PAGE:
CBN’s promises to exporters, importers and matters arising



The Central Bank of Nigeria (CBN) surely knows how to rollout lofty  policies and promises to Nigerian exporters, importers and business  generally. The bank is also quick to assure beneficiaries of its  readiness to ensure the policy workout as planned, however, years after  many of the apex bank’s policies, interventions and programmes do not
appear to be successful as envisaged by the bank, writes JOHNMARK UKOKO.

Recently, the Central Bank of Nigeria (CBN) announced its new initiative  named CBN $200 billion through RT 200 designed to boost non-oil exports  in the country.  It also promised that it has made provision for $ 200 billion foreign  exchange (forex) in the next three to five years to boost non-oil  exports by local companies.  Governor of CBN, Godwin Emefiele, who announced the new initiative at  the end of the last Bankers Committee Meeting (BCM), in Abuja about two  weeks ago, said under the programme, the apex bank, working with the  country’s Money Deposit Banks (MDBs), will fund the construction of the  dedicated non-oil export terminals to eliminate the delay currently  being experienced by exporters.

It expressed the hope that the policy, would provide loans to companies  for value addition and production of finished goods for export at five  per cent for 10 years period with two years of moratorium.  The apex bank said other key features of the programme included  non-oil commodities expansion facility and expressed optimism that the  new policy would go a long way to fetch the country huge foreign  exchange earnings from the non-oil sector. Also through this new CBN’s initiative, local companies would meet  their forex needs.  Speaking further on his bank’s new policy, Emefiele stressed that rather  than for local exporters to export cocoa with minimal export proceeds,
the apex bank would fund companies to produce chocolate in the country.  He also give another instance, saying: “Instead for the cashew exporters to export raw cashews, they will be encouraged to process them
before exporting them for better income for the companies and the  country.”

In the surface, the new CBN’s policy is a welcome development and long  overdue, but the questions begging for answer are whether the apex bank  did its due diligence properly and whether local exporters, the  Manufacturers Association of Nigeria (MAN) and other stakeholders were  duly consulted before the CBN made the policy public? While it may be quite difficult to know the level of consultation the  apex bank did, one thing is certain, which is the fact that some  economists and experts have their own reservations about the policy.

One of such experts, who have criticised the new policy is the Chief  Executive Officer (CEO) of the Centre for Private Enterprise (CPE), Dr.  Muda Yusuf, who had argued that while the policy looked good in the face  value, its implementation, like most policies in the country, will be a  different matter all together.  He said the success or otherwise of the policy depends on its  implementation, stressing that when the policy commences, the  stakeholders for whom the policy is meant will understand how good or  bad the policy will turn out to be, saying that only time will tell of its efficacy.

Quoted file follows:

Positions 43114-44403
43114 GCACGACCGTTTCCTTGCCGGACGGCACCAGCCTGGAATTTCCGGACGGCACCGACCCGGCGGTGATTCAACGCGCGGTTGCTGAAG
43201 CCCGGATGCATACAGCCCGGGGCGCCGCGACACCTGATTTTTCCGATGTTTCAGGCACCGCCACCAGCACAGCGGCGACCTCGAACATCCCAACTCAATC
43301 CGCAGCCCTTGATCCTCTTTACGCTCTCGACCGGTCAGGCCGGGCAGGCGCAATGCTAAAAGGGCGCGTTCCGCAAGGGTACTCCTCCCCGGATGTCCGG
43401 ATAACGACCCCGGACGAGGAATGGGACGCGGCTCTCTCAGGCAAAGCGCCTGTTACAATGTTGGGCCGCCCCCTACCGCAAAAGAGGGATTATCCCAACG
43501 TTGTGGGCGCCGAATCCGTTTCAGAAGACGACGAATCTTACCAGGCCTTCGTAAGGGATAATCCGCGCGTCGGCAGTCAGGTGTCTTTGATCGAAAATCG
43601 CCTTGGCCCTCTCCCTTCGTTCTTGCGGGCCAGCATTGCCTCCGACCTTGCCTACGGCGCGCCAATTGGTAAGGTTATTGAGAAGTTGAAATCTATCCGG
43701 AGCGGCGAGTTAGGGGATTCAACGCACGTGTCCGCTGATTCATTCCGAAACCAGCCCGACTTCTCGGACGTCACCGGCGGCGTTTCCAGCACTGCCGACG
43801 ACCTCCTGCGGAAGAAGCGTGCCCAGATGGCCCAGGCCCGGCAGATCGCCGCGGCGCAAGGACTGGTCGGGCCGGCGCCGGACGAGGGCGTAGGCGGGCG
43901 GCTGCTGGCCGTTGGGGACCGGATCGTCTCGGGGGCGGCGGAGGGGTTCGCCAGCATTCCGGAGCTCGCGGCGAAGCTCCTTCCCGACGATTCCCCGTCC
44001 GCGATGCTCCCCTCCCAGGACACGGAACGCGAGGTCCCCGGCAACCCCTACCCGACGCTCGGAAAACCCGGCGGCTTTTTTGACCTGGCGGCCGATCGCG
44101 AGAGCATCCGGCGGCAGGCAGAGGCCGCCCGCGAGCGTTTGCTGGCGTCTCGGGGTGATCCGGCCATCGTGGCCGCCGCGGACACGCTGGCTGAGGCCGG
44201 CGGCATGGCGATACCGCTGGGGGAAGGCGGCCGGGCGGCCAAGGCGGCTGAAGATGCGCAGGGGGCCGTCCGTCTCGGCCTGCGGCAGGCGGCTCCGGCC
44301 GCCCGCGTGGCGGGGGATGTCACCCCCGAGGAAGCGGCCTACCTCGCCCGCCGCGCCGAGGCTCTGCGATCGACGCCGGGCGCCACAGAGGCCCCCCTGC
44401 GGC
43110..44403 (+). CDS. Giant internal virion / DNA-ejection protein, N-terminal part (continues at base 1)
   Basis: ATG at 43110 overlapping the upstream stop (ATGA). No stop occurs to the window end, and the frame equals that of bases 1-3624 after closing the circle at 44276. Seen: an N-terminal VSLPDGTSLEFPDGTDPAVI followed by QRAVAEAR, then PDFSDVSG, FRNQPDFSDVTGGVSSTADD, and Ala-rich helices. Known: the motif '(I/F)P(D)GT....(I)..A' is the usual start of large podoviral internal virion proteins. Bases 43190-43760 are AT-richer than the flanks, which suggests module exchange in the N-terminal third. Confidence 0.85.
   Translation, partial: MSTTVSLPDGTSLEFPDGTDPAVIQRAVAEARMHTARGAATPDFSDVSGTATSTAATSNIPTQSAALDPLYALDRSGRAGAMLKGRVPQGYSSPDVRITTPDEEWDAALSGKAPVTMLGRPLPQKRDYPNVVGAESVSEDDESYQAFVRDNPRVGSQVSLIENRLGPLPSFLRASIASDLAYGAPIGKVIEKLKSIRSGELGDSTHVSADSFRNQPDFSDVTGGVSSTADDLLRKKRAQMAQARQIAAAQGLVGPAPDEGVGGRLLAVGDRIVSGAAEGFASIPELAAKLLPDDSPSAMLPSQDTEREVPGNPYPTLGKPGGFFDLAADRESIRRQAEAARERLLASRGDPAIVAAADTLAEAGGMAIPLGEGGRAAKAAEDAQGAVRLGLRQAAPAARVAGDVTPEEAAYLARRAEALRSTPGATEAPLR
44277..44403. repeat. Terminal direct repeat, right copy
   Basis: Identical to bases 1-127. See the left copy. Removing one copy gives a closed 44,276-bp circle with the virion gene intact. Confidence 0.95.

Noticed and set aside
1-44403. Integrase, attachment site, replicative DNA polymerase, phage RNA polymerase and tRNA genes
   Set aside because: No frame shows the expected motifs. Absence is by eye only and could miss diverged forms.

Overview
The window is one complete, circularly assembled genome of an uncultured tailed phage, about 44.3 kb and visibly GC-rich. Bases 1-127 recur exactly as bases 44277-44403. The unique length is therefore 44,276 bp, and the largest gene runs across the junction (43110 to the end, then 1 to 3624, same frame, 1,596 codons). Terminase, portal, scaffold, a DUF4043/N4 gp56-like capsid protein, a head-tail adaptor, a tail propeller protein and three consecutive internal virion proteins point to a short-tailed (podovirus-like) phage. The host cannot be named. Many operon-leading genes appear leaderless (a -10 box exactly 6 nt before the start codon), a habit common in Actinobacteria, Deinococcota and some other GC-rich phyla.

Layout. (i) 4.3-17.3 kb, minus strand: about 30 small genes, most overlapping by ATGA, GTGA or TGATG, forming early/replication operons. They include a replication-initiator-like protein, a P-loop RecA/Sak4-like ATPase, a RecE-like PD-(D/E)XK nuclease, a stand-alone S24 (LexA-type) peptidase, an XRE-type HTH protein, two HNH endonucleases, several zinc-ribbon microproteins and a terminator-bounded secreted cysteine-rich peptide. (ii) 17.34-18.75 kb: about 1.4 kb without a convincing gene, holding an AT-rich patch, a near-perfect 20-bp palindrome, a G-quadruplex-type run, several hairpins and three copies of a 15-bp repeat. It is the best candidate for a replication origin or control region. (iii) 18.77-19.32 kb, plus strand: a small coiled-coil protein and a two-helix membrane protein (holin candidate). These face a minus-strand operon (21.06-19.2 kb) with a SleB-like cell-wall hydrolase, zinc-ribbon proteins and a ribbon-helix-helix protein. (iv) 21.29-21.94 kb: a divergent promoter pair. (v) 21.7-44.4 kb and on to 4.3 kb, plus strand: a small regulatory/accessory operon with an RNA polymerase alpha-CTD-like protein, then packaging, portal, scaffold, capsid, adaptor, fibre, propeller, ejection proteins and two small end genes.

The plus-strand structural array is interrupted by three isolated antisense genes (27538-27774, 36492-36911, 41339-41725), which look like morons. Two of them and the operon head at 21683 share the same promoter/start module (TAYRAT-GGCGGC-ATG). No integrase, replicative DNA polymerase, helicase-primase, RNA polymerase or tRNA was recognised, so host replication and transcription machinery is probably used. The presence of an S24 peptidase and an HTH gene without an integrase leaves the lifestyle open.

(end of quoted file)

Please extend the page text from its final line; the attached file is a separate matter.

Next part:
He opined that in the past CBN initiated lofty policies, but were  poorly implemented, which led to their failure. An exporter of palm kennels, Jude Ofoge, said the policy is still  under study by local exporters, adding that it was still too early to  comment on the policy.  Speaking on a telephone interview with The Trumpet, Ofoge said he and
his colleagues were still studying the new policy, adding: “I only read  about the CBN RT $200 billion policy to stimulate non-oil export in the next three to five years in the newspapers.

“Sincerely speaking, I don’t know how the policy will work out for  non-oil exporters. I hope the policy will be well implemented to achieve  the desired results for the country’s non-oil exporters.”  When contacted to share his views on the policy, Director General of  the Manufacturers Association of Nigeria (MAN), Segun Ajayi-Kadir, could
not respond to calls made to his telephone line before going to the  press.

However, others who responded to the new initiative said the CBN under  Godwin Emefiele had initiated policies that have failed woefully.  They listed the policy on the ban of the Bureau de Change (BDCs) from  the official forex widow as the solution to the country’s FX challenge,  which he said, had failed to strengthen the Naira. They also cited the allegation that the daily publication of FX rate  against Naira by the AbokiFX as the reason why Naira has been on the  free fall, as another policy the CBN got wrong, insisting that AbokiFX  has stopped the publication of the FX rate, yet the Naira continues to  decline in value.

They also listed the N500 billion COVID-19 intervention policy to the  various sectors, which MAN and many local manufacturers confirmed that  they did not know the beneficiaries and other policies Enefiele and the  CBN team have failed to deliver to the intended beneficiaries years  after.

The CBN has announced the new policy, but the next three to five years  the CBN fixed to expand the $ 200 billion will determine if the policy  will succeed or fail like many other past policies under the current CBN  governor. Only time will tell how the policy will pan out.

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